too much "background knowledge" in the formulation of the
        hypothesis (i.e., winnow away unreasonable hypotheses of
        homology on other grounds, say, development), then the degree of
        corroboration afforded by the existence of congruence among
        the characters (individual sets of hypotheses of homology)
        is decreased, and approaced zero if we include all of the
        background knowledge that is in fact accurate and relevant
        (in which case we have a tautology).  Bold hypotheses receive
        a higher dose of corroboration because they are not expected
        to survive a truly critical test; i.e., they represent
        hypotheses which may run counter to expectation.  In the case
        of cladistics, if we have done our biology right, our set
        of hypotheses of homology is expected to be congruent.  This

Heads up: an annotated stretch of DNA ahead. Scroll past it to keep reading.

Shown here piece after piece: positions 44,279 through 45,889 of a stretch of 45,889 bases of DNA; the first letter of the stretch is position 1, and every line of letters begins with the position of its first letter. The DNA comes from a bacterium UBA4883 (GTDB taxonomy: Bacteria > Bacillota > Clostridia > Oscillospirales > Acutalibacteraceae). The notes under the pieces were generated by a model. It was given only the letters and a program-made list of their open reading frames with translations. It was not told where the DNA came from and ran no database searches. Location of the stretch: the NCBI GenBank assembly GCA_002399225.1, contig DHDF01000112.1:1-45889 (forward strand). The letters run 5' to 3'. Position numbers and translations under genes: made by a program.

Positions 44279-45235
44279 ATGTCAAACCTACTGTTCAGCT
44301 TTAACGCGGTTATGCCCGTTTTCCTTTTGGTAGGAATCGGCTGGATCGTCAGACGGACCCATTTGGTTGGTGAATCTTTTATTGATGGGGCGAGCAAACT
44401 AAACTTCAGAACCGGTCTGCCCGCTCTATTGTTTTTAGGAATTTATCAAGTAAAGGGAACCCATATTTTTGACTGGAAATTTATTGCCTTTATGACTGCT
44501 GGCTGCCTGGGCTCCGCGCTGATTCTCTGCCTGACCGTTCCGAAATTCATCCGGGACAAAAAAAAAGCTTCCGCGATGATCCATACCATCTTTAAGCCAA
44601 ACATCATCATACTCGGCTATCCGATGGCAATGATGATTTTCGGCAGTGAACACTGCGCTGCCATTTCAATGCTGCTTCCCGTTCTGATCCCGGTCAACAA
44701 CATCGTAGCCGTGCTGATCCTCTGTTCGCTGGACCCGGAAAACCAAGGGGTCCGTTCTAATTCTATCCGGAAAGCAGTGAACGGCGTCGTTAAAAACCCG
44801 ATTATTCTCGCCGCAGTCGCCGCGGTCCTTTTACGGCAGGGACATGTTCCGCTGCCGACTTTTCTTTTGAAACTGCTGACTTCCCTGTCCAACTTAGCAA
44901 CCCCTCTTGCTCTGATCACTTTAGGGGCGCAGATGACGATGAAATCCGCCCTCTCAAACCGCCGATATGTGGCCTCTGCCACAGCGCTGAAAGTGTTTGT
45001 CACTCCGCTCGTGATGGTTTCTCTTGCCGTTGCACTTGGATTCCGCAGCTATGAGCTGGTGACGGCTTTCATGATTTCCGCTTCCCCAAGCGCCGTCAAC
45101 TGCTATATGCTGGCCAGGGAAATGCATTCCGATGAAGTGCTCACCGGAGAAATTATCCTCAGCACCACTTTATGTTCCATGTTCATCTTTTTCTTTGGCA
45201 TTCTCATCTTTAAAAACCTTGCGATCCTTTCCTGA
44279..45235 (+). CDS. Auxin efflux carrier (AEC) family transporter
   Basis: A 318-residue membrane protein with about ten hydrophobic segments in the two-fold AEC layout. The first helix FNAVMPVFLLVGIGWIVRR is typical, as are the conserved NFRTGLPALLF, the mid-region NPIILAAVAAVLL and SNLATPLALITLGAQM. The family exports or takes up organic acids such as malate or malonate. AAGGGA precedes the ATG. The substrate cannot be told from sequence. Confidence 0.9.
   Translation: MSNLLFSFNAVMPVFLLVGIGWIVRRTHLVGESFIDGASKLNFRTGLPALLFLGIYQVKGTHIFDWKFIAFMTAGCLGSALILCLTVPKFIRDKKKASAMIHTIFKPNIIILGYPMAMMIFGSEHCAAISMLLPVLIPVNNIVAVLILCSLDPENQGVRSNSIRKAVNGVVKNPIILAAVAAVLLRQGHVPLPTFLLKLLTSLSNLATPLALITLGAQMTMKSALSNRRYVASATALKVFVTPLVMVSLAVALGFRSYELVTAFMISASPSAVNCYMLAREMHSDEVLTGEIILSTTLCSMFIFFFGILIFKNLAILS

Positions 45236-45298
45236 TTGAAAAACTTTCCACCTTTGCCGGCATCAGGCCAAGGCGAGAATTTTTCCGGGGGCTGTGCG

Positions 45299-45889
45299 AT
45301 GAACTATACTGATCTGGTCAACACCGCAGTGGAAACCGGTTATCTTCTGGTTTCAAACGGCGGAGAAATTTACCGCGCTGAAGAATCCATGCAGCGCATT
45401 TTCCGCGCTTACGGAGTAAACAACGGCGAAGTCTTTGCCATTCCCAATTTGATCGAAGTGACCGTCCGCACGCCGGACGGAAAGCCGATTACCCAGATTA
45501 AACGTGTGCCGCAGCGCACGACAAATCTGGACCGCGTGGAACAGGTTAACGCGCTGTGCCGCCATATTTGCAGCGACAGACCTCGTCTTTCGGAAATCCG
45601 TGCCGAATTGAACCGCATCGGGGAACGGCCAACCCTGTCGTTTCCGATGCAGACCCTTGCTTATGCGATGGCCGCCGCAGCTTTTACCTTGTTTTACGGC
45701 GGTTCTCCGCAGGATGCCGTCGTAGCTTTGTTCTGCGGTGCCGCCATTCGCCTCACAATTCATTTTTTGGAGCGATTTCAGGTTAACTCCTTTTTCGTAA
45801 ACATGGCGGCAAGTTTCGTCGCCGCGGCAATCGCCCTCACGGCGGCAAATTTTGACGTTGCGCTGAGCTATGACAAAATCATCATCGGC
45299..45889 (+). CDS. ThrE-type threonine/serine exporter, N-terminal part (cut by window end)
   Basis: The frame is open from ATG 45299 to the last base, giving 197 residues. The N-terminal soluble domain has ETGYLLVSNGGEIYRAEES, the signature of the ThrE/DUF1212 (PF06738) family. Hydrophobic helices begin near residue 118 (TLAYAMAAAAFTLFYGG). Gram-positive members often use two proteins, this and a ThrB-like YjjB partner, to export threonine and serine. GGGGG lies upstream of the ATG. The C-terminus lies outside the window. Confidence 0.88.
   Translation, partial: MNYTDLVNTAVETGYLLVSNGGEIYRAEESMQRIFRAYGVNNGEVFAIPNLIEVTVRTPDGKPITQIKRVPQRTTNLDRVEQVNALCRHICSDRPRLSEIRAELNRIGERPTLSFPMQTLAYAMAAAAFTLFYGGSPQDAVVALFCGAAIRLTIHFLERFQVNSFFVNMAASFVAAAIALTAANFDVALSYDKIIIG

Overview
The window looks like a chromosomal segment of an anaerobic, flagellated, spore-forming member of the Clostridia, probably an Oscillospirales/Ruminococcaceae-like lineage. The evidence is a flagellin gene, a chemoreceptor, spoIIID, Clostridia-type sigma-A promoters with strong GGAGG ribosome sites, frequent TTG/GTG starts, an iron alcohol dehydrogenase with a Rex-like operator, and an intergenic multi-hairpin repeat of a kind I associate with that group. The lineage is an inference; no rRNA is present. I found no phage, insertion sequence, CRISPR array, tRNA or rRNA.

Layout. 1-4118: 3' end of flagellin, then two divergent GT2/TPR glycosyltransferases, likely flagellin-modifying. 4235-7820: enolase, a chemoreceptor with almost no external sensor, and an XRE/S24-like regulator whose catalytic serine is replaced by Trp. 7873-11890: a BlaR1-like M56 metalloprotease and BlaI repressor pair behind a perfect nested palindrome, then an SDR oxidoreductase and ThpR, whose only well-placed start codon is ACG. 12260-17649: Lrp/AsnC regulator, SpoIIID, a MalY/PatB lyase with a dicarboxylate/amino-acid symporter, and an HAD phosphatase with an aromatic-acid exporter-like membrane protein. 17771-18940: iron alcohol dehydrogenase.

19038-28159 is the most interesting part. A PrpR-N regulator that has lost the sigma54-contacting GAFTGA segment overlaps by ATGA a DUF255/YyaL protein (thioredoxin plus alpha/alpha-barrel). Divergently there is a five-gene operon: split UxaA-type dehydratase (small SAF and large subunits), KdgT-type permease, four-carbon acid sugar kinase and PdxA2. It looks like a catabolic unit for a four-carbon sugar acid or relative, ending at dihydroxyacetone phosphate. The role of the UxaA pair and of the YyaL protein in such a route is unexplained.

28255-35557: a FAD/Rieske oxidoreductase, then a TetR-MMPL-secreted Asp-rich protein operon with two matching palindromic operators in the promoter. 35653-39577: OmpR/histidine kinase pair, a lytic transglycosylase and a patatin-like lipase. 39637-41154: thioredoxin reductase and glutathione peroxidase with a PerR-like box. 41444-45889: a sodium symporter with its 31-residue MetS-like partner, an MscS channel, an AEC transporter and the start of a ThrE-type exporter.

expectation diminishes the level of corroboration for those that
        are found to be congruent RELATIVE TO the level that which should
        be achieved under a truly critical test.  When hypotheses
        of homology are revised to account for those found to be
        discordant, either by calling them homoplasy or by
        re-examining the material, then Popperian corroboration is
        conveniently dismissed - i.e., it is applied to the
        hypotheses of congruence homologies, but it is not allocated
        to the emergent hypotheses of discordant homologies, and
        yet they represent the archetype of bold hypotheses because